2. Endurance Training
If you're still at peak performance near the end of the game, you're playing on an entirely different level than everyone else on the field. In fact, by maintaining your performance at 100% capacity for the entire length of the game, you'll have a significant advantage in crunch time since most football players are performing at about 85-90% of their normal capacity. By performing better, your coaches are more inclined to call plays that allow you to become the hero, which will garner the confidence of your team mates when the game is near the end.
Endurance trainings don't need to be complicated. By practicing at game speed in the off-season and in training sessions, your body will be more prepared for the rigors of the game. Make sure you're ready to go on game day by taking more snaps, runing 40's and routes more often.
3. Hit The Gym
You're training for football, not a bikini competition. By putting time in at the gym and focusing on strength and mass, and less about the looks you'll get bigger, faster and dominate the competition.
To track your progress and feel a sense of accomplishment every time you hit a personal best, make sure you keep a workout log of all your workouts. To accomplish these goals, make sure you establish a solid and realistic workout plan. We recommend to check out the book called the "4-Hour Body" by Tim Ferris.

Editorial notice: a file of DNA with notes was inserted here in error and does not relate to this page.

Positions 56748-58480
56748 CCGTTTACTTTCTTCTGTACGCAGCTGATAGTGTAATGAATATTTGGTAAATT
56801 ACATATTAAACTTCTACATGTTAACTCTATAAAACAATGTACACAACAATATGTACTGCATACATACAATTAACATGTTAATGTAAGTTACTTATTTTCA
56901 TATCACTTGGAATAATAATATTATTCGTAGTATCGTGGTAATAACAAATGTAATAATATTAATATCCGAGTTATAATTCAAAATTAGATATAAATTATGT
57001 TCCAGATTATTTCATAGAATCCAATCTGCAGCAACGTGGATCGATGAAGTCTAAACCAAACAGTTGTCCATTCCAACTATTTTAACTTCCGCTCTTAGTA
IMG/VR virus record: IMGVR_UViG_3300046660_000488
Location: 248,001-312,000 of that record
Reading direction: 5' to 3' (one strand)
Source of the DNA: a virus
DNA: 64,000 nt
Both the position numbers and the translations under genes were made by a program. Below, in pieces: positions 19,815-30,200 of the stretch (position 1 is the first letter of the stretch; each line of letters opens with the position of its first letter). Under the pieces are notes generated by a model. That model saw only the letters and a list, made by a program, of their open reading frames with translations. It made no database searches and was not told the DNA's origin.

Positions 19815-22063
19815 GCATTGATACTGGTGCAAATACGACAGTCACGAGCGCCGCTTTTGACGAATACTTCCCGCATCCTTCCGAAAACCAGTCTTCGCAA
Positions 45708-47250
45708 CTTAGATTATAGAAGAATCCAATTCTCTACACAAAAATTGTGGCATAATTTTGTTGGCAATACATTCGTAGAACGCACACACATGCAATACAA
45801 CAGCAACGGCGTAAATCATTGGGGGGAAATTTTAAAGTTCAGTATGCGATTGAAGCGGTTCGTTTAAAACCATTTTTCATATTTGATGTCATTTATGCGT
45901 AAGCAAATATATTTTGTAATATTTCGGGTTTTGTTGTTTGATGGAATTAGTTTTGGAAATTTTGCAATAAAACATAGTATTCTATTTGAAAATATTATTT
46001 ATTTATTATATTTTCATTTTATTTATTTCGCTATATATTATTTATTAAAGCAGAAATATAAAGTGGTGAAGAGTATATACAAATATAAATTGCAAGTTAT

4. Get Feedback
Asking your coaches for feedback is crucial in learning about the strengths and weaknesses of your game. An objective opinion will not only enable you to see things you may not and areas to focus on, but will also allow your coaches to see that your focused on becoming a next level player.
You are what you eat. If you don't watch what you put into your body, you're unlikely to get the results you want. Protein is vital to muscle growth and many nutritionists have estimated that what you eat accounts for 80% of muscle growth, while the actual training aspect only accounts for 20%. Chances are, you're not getting enough protein in your diet.